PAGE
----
Jaw muscle pain highly prevalent in people with cEDS, hEDS: Study

Jaw disorders also found to cause anxiety for over 50% of patients

Patricia Inácio, PhD avatar

by Patricia Inácio, PhD |

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People with classical Ehlers-Danlos syndrome (cEDS) or hypermobile EDS (hEDS) commonly have disorders affecting the jaw muscles and often experience chronic pain, a study reported.

Moreover, according to researchers, many cEDS and hEDS patients among the study population were found to have psychological distress. Specifically, more than 50% reached the threshold for anxiety.

Tailored therapy for such temporomandibular disorders (TMD), or conditions affecting the jaw joint and muscles, was associated with easing of symptoms. Indeed, nearly one-quarter of patients reported significant improvements from treatment, the data showed.

“Future research should focus on how people with EDS can be diagnosed early and thus receive early and adequate, possibly prophylactic [preventive], therapy. This could minimize the consequences, such as chronic pain and psychological diagnoses,” the researchers wrote.

The study, “Prevalence and quality of temporomandibular disorders, chronic pain and psychological distress in patients with classical and hypermobile Ehlers-Danlos syndrome: an exploratory study,” was published in the Orphanet Journal of Rare Diseases.

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Impact of jaw muscle pain on daily life

EDS is a group of inherited disorders that affect the connective tissues, which provide structure to joints, skin, blood vessels, and other tissues and organs.

The various types of EDS are caused by mutations that most often affect the production and function of collagens, the major component of connective tissues.

People with EDS are at risk of problems in the temporomandibular joints, which connect the jaw to the skull. Such problems explain the detrimental effect of EDS on mouth structures among patients, according to researchers.

Here, a team led by scientists at University Hospital Münster, in Germany, assessed the prevalence of such disorders in people with cEDS or hEDS.

Depression, anxiety, and stress also were evaluated using the German version of the validated Depression Anxiety Stress Scale. The impact of pain on daily life was assessed using the German version of the Graded Chronic Pain Status.

“Since the effects of pain and pronounced [temporomandibular joint] problems often lead to a reduction in [oral health-related quality of life], this is another step in studying this disease and developing treatments,” the scientists wrote.

Participants were recruited from support groups in Austria, Germany, and Switzerland, as well as from social media. Overall, data from 259 patients — 230 with hEDS and 29 with cEDS — were included in the analysis. The average age of these patients was 38.8.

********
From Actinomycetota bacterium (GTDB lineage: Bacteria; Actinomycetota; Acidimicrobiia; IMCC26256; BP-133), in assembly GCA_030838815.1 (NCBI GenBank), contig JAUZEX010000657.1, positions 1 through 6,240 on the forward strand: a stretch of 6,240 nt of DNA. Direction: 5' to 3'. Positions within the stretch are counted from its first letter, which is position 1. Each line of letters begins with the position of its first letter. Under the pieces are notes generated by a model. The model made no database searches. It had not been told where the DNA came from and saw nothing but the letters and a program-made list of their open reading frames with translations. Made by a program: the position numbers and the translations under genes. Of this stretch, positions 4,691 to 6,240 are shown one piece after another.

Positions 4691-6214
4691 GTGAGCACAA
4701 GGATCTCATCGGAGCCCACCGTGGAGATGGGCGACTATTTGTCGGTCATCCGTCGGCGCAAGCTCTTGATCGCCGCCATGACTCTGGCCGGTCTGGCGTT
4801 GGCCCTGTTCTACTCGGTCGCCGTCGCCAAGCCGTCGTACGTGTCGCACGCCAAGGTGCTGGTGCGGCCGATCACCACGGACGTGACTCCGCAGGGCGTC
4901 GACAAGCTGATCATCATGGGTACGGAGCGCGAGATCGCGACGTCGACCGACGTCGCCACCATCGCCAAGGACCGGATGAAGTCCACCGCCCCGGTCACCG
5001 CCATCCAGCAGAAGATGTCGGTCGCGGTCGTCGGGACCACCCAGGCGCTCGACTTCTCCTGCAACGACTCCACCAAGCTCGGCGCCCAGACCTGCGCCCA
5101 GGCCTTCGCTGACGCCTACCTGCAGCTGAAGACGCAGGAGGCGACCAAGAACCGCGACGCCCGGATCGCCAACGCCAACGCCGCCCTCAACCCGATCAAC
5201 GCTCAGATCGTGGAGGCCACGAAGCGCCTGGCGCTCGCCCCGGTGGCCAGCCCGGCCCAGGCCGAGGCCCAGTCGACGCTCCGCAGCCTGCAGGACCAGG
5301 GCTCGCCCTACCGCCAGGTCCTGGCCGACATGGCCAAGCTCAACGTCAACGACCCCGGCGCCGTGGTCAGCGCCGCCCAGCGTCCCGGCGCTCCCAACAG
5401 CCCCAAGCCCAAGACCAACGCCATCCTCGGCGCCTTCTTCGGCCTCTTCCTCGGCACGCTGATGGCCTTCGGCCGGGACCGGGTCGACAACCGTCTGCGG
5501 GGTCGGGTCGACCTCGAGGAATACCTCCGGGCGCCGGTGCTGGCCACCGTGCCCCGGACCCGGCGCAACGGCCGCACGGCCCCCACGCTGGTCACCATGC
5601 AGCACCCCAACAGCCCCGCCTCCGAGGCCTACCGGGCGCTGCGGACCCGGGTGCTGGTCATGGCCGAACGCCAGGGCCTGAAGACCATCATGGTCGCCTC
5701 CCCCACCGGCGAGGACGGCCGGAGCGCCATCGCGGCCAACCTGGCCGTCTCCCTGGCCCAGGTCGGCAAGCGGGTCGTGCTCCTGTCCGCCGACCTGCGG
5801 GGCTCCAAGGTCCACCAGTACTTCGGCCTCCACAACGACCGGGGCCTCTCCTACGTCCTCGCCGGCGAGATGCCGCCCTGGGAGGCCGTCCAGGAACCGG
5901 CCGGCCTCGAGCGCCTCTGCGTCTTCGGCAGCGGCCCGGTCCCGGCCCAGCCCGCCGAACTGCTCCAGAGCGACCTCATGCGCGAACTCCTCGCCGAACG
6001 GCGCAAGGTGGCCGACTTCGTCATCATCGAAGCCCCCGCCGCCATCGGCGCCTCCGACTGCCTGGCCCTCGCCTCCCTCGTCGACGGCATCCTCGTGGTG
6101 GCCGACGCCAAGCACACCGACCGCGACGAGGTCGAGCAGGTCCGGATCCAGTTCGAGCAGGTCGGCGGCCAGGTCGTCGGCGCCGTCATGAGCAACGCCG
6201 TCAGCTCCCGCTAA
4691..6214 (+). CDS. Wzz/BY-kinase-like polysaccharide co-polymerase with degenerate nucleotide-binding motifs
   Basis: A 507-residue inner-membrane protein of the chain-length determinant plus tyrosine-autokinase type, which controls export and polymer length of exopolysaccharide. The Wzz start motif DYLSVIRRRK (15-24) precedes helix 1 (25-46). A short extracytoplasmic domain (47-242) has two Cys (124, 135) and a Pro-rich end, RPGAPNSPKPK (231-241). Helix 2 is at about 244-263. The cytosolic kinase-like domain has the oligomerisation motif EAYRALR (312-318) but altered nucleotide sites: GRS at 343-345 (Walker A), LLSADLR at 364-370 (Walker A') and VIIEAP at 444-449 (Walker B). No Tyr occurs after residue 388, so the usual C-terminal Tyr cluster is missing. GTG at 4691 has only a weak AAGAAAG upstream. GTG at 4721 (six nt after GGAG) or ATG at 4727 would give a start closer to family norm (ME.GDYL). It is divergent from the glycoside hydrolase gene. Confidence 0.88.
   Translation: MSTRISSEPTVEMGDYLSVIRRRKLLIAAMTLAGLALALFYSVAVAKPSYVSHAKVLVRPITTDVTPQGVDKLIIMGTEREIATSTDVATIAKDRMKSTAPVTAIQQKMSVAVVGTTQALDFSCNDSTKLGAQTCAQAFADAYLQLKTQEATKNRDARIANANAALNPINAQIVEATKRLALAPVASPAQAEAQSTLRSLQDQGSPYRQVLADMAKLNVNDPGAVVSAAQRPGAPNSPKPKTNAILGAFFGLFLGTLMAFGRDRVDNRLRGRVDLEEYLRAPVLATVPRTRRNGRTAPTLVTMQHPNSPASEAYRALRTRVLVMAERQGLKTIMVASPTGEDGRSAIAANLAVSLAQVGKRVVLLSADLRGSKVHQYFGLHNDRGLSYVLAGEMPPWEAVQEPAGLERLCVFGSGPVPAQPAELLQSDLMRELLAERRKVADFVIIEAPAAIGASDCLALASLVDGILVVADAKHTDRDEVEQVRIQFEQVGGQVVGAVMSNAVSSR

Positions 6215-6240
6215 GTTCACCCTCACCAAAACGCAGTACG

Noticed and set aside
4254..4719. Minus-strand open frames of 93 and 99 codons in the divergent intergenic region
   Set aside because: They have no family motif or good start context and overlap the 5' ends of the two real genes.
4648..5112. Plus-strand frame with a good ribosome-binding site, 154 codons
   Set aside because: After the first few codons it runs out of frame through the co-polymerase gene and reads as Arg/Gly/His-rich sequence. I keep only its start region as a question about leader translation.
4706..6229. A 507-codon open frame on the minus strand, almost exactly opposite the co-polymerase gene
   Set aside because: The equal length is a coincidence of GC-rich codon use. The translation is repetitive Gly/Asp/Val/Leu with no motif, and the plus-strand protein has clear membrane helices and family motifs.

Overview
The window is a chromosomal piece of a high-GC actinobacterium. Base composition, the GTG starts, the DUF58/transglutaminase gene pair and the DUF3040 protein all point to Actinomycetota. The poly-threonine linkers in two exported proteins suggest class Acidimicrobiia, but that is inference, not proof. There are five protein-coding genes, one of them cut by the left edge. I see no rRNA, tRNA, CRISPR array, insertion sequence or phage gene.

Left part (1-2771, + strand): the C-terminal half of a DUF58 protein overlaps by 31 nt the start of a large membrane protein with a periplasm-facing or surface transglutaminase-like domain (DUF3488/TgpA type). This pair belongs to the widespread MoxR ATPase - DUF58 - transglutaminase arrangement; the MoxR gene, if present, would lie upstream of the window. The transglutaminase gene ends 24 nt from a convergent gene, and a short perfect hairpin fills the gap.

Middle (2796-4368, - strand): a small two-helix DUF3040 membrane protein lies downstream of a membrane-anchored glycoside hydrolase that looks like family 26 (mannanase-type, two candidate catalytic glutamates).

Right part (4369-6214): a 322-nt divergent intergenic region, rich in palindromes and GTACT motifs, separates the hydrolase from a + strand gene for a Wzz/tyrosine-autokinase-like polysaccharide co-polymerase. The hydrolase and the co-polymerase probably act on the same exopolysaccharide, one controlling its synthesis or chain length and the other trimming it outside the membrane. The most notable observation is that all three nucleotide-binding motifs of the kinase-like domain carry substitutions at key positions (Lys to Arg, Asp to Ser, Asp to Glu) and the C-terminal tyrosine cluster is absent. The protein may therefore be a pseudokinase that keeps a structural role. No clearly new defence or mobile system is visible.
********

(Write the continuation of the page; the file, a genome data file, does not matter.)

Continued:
Painful or restricted jaw movements were reported by at least 49% of the participants. Approximately 85% had pain in muscles used for chewing.

A total of 120 patients (46%) were diagnosed with a temporomandibular disorder. Among them were 113 people with hEDS and seven with cEDS.

In all, 86 of the patients (72%) received treatment: 87% used splint therapy, which involves special splints or braces that stabilize and reposition the jaw, while 57% received physiotherapy, and two each used acupuncture and behavioral therapy.

Significant improvements as a result of TMD treatment were reported by 19 patients (22%). Meanwhile, 45 (52%) reported slight improvements. No differences were seen among 19 patients, while three said their condition worsened.

There is a high prevalence of [jaw joint and muscle] problems and chronic pain in patients with cEDS and hEDS.

Of all study participants, 59 (23%) showed an increased likelihood for depression. Nine of those patients had cEDS and 50 had hEDS. In addition, 138 patients (53%) reached the threshold score for anxiety. Fourteen had cEDS and 124 had hEDS.

Stress also was a factor for some patients, with 88 (34%) — seven with cEDS and 81 with hEDS — reaching the critical cut-off.

No differences were seen regarding the risk of stress, anxiety, or depression between EDS subtypes.

Pain was experienced by 242 patients, with 22 of them (8.5%) reporting that their pain caused “high disability” and severely limited their daily activities. Most participants (52%) said they experienced pain of low intensity that caused “low disability.”

A multivariate analysis, which accounts for several variables, showed that patients diagnosed with TMD had a 2.5 times greater risk of chronic pain.

Overall, these results indicate that “there is a high prevalence of TMD problems and chronic pain in patients with cEDS and hEDS,” the researchers wrote.

Although therapeutics targeting temporomandibular disorders were linked with easing of symptoms and chronic pain, this “needs to be verified clinically through further studies,” the study concluded.